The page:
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In Systematic Theology, Black Catholic Theology serves both as an indictment of the past–as written above–as well as interruptive provocation of the present. In her presidential address to the Catholic Theological Society of America ten years ago, M. Shawn Copeland channeled a concept of interruption as an essential piece of systematic theology moving forward. Copeland argues that a true political theology must interrupt the narratives of contemporary Catholic theology–even practical, liberation-based theologies:
“The state of our national and global condition interrupts all theological agendas and moves to the fore our participation and collaboration in a migration already begun from behind our desks and closed office doors to encounters with working and nonemployable poor, with homeless and hungry children and women and men, with prisoners, with battered women, with victims of sexual abuse, with Latino/Latina and African American youth ripened for suicide by our nation’s callousness and disdain.” 
Following German Catholic theologian Johann-Baptist Metz, Copeland writes that such an interruption, provided by political theology, must critique the Church “whenever it attempts to evade the dangerous memory of the crucified Jesus by slipping into…a ‘fatal banality’ or an irenic conformity so passive that it glides over the resolute work of authentic peace, thereby, betraying its mystery.” (79)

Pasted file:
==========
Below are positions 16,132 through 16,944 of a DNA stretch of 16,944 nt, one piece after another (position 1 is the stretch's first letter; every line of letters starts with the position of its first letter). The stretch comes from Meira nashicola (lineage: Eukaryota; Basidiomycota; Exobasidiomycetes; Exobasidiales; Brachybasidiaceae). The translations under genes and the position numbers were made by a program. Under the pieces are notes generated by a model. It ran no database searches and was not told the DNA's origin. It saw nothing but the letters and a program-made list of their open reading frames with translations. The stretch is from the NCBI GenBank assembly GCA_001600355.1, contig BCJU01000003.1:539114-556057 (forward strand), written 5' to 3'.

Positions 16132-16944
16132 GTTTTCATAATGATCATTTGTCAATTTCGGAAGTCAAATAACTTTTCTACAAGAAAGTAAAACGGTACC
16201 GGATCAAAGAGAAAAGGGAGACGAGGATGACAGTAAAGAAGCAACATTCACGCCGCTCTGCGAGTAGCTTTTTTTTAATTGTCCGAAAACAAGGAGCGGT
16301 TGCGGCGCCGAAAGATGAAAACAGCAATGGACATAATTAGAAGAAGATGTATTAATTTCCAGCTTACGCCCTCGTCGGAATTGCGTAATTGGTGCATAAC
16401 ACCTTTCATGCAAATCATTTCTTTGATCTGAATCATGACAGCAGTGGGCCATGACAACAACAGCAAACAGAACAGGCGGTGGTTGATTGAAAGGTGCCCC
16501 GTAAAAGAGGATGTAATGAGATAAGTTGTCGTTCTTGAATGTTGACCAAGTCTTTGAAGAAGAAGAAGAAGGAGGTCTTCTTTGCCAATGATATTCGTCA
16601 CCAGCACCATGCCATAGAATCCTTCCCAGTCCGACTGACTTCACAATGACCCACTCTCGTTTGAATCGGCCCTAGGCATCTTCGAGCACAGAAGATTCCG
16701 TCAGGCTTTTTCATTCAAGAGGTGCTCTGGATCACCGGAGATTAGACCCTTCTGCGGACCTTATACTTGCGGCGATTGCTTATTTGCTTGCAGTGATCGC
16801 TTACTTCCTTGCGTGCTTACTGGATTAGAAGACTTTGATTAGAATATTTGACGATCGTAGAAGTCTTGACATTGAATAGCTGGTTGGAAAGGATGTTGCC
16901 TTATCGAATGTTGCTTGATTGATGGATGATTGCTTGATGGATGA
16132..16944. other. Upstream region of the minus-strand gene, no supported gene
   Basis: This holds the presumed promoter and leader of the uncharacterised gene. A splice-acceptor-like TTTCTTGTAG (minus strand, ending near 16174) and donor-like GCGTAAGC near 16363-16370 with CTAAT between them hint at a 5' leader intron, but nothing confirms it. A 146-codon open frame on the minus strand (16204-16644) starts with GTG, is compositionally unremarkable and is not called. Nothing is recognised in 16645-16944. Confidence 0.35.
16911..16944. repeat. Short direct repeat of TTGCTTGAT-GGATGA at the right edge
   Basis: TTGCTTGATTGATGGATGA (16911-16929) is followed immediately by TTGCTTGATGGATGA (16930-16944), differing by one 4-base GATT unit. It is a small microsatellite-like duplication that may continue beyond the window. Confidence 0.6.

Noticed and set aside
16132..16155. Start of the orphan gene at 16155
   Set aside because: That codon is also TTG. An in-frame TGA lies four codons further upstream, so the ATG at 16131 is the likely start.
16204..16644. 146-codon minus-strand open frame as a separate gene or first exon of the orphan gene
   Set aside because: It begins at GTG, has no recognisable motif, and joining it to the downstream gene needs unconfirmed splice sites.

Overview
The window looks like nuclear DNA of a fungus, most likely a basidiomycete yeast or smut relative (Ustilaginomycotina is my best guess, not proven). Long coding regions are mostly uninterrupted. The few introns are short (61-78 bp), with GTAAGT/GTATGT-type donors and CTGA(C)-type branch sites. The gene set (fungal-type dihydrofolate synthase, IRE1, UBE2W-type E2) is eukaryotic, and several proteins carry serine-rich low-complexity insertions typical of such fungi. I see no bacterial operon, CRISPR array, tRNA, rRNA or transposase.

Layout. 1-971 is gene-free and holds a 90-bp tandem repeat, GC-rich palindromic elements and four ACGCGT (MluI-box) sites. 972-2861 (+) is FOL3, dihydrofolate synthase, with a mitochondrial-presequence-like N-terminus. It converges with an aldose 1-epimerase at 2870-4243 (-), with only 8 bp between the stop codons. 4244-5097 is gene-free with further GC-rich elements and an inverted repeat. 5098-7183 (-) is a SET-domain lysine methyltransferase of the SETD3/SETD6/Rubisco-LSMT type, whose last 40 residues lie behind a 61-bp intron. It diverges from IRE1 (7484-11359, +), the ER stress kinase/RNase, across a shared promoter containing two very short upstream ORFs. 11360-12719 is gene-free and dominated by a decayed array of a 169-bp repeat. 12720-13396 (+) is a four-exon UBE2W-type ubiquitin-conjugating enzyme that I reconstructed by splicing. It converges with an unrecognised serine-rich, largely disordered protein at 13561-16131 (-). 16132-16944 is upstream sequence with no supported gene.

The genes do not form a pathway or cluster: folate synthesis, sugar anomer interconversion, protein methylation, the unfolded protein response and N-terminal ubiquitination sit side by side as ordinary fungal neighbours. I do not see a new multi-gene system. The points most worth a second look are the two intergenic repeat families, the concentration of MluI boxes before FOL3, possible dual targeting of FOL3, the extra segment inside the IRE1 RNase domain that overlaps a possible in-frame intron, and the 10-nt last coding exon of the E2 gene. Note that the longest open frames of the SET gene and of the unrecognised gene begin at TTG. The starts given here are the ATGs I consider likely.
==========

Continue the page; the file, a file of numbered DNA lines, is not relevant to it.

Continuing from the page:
This critique–this place of Black Catholic Theology within “mainline” Catholic Theology–is not only one of an interruption upon normativity, but a definition as to what that interruption means. For Copeland, the wages of sin, of slavery, is a broken body of Christ not only in the US but around the world. The only possible hope of recovering the unity of this body is in a vision of interruptive, liberative solidarity based in Christ.
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As a White Male, I can’t help but recognize my difference from the writings and person of Shawn Copeland. I do not descend from slaves of the African diaspora. I have never been called a racist or misogynistic slur. I have never personally felt the effects of widespread casual racism (some would call this White Privilege). I can never call for a renewed Black Theology or Black Catholic Theology, because, whether I appreciate it or not, my theology will always be White. Maybe it will be White-in-Solidarity or something else White-with-Conditions or White-Apologetic, but my identification of that dominant framework is invaluable in such an exercise of considering race in contemporary theology. Just because I love the Blues and Gospel Music, it does not make me Black.